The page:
When Microsoft announced the Exchange ActiveSync Logo program a few things immediately came to my mind.

If you missed the announcement the EAS Logo program “specifies features and management policies an OEM must include in its Exchange ActiveSync client to ensure an enterprise-ready experience for end users. These functional requirements can also help address the concerns of the IT professional, who must deal with an increasing number of consumer-purchased devices connecting to Exchange.

The program stipulates the following features and management policies must be implemented to qualify.

  • Direct Push email, contacts & calendar
  • Accept, Decline & Tentatively Accept meetings
  • Rich formatted email (HTML)
  • Reply/Forward state on email
  • GAL Lookup
  • Autodiscover
  • ABQ strings (device type and device model) provided
  • Remote Wipe
  • Password Required
  • Minimum Password Length
  • Timeout without User Input
  • Number of Failed Attempts

One thing you might notice (as I did) is that the Android mobile operating system is missing from the list of devices qualified so far.

Will the EAS Logo Program Impact Your Smartphone Policies?

I imagine it is up to the handset OEMs to proactively seek qualification for their devices, but these are essentially the same companies that make the Windows Phone 7 devices so this program surely hasn’t come as a surprise to them. There may be some finer detail I’m missing but I can’t spot any differences between Windows Phone 7 and Android 2.2/2.3 in this comparison table as far as features required for EAS Logo go anyway.

It may simply be that since EAS Logo qualification isn’t a requirement of being an ActiveSync licensee (though arguably it should be) that they just aren’t in a rush to seek qualification.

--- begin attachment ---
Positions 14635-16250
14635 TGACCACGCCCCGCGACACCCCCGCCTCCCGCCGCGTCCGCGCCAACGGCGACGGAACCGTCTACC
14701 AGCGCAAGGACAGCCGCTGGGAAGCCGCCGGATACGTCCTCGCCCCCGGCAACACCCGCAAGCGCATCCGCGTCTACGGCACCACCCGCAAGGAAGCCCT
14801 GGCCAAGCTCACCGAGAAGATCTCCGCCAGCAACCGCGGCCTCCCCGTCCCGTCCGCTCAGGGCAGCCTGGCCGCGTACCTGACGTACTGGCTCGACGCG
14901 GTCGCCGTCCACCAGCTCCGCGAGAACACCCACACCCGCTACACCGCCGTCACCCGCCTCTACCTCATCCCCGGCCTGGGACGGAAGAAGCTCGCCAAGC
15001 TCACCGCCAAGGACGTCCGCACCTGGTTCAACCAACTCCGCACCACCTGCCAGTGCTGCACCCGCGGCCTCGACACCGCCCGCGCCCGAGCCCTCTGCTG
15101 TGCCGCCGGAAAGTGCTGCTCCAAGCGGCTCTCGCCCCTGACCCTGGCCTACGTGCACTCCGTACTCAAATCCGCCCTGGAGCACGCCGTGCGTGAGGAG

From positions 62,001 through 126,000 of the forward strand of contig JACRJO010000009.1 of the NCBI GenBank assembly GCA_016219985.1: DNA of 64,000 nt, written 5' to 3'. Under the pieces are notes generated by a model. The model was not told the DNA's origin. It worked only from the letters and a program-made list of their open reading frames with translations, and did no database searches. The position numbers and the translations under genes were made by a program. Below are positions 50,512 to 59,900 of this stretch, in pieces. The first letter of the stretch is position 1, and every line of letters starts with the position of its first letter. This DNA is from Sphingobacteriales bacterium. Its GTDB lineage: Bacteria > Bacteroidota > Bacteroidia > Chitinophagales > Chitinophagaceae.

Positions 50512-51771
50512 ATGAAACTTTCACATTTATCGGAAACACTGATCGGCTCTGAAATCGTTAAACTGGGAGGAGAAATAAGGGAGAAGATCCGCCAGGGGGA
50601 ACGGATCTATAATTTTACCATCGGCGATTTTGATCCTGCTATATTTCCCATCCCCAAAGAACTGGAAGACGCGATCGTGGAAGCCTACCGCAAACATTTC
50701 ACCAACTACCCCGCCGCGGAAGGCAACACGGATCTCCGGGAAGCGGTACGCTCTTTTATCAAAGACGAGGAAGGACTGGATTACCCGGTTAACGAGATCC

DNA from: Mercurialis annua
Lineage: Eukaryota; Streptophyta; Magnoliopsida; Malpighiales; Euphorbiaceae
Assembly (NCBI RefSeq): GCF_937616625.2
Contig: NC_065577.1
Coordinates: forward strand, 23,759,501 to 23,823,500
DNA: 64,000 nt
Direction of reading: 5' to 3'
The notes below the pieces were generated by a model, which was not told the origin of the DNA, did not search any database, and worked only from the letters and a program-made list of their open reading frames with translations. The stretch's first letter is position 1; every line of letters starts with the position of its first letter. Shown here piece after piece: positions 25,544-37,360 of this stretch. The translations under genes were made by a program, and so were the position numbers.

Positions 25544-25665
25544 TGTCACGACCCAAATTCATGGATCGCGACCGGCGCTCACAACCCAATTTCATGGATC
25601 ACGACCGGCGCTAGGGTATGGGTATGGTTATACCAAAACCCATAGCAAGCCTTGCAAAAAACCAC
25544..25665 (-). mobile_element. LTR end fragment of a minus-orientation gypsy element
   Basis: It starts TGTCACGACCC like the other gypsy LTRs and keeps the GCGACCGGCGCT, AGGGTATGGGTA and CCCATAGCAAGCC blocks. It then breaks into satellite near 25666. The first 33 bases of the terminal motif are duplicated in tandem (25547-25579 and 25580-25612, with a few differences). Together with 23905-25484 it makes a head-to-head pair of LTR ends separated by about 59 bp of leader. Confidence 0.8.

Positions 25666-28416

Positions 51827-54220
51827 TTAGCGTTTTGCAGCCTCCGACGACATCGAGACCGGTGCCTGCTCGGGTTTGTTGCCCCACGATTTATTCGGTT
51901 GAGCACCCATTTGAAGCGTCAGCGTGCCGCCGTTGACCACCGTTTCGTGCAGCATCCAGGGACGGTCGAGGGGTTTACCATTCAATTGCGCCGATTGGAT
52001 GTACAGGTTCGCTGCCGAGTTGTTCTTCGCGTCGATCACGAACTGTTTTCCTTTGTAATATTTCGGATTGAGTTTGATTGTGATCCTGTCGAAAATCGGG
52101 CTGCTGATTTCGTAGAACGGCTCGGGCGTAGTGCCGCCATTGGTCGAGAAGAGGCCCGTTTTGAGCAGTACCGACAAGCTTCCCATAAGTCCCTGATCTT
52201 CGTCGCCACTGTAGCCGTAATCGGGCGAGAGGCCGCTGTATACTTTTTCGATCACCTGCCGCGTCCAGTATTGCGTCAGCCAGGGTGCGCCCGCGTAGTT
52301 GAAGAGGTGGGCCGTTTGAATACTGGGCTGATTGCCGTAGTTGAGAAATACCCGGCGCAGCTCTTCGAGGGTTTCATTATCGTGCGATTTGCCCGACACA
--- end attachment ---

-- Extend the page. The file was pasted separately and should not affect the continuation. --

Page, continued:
Android is being predicted to own half of the smartphone market by 2012. And with ActiveSync a strong preference among Exchange administrators for mobile access, and the continuing trend towards user-owned smartphones for corporate email access rather than company-owned handsets, IT departments may be under pressure to support devices regardless of the EAS Logo program.

What about you, will the EAS Logo program impact how your company deals with smartphones? Let us know in the comments below.

About the Author

Paul Cunningham

Paul is a former Microsoft MVP for Office Apps and Services. He works as a consultant, writer, and trainer specializing in Office 365 and Exchange Server. Paul no longer writes for Practical365.com.


  1. Chris Brown

    My organisation will definitely be using the EAS logo program as a method by which to restrict what devices can be ActiveSync’d to our Exchange Org. We are about to launch a program where users may connect their own devices. The EAS logo will allow us a very simple and concrete method to distinguish between devices that will work and devices that “won’t work”. We know that Android devices *can* connect, but using this program will allow me (as the only Exchange admin) to be very strict on this.

    It may sound tight and restrictive but it keeps the control in my hands, and reduces the number of potential leaks we could have.

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